Is Bernard Shaw Among The Prophets? -- By: Win Fred Chesney Rhoades
BSac 63:251 (July 1906) p. 528
Is Bernard Shaw Among The Prophets?
A few months ago one of the New York theaters announced the production of a play which was promptly heralded as being indecent. This happy advertisement of the play as indecent produced a great demand for tickets, and persons who were eager to witness the performance of “Mrs. Warren’s Profession “paid as high as thirty-five dollars for one seat in the orchestra. After a single performance, further acting of the play was prohibited by the police commissioners. The universal condemnation of the press, and the notoriety that must accompany official suppression of a play, had succeeded, however, in making the name of George Bernard Shaw known to a multitude of people who had never heard it before. During the last two or three years, allusions to Mr. Shaw, and caricatures of his interesting physiognomy, have been multiplying in the public prints; and now it is said that he has at last “arrived,” because his name is becoming known to the “general reader.” One of the New York journals spoke of the demand for Bernard Shaw’s books as the feature of the fall trade.
The latest writer of rapidly selling books is not always worthy of serious attention. But when a man sets up as a prophet and becomes a cult, when he is the possessor of remarkably abilities as a self-advertiser, and when he puts his philosophy into precisely that form of literature that will catch the ear of more of his fellow-men than almost any other form, those who are concerned about the welfare of society must ask who he is and what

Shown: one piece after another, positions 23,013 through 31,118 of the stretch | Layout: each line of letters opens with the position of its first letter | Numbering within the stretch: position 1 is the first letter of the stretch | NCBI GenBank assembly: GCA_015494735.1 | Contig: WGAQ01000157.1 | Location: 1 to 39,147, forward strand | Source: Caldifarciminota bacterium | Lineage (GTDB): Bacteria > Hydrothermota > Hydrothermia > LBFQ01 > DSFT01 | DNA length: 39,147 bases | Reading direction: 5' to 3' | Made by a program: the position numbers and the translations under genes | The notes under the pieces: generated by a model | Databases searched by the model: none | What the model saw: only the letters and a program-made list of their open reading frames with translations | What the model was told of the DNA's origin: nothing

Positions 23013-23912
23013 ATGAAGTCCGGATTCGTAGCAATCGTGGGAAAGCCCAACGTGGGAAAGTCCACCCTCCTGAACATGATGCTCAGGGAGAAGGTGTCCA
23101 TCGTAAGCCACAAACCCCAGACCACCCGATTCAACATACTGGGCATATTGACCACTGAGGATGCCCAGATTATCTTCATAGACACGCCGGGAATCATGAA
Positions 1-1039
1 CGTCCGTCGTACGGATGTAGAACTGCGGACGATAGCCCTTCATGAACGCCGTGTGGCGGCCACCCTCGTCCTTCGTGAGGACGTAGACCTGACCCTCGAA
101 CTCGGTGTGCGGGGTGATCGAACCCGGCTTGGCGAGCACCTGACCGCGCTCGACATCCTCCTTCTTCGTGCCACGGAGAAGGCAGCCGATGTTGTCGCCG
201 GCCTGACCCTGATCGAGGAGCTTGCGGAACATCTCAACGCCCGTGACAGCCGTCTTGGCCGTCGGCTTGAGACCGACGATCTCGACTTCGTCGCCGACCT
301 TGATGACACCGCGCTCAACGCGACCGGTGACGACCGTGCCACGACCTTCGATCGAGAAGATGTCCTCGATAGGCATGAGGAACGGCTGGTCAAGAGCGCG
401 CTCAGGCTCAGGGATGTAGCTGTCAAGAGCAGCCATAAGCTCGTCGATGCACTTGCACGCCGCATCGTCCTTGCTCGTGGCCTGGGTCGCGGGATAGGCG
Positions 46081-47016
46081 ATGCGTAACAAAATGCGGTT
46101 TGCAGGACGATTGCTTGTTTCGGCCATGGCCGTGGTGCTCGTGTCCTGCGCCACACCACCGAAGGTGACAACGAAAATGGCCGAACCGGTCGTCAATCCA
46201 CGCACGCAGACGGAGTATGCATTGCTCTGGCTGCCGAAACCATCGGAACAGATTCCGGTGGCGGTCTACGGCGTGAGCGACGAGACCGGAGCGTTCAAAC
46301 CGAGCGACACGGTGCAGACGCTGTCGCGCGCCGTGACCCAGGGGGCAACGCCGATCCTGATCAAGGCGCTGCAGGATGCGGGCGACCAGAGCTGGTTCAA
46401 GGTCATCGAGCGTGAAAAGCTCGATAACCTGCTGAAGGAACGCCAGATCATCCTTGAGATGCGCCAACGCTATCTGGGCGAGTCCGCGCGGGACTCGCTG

BSac 63:251 (July 1906) p. 529
he is doing. But, alas, when you ask, “Who is Bernard Shaw, and what is he doing?” you find that he is a man of whom it is the fashion to speak very disrespectfully at the present time. He who sets up as a prophet is the target for general sneers and derision. A recent poet voices “a mental attitude of Bernard Pshaw” in some verses of which the following are samples:—
“I’m a Socialist, loving my brother
In quite an original way,
With my maxim, ‘Detest One Another’—
Tho, faith, I don’t mean what I say.
(It’s beastly to mean what you say.)
“For it’s fun to make bosh of the Gospel,
And it’s sport to make gospel of Bosh,
While divorcees hurrah
For the Sayings of Pshaw
And his sub-psychological Josh.”
A publication called the Theater speaks of Bernard Shaw as a man “seriously attempting, at times, to set the world afire merely to see it burn, and with the same idle purpose of the small boy who applies a match to the back stairs of a tenement-house ‘to see the en...
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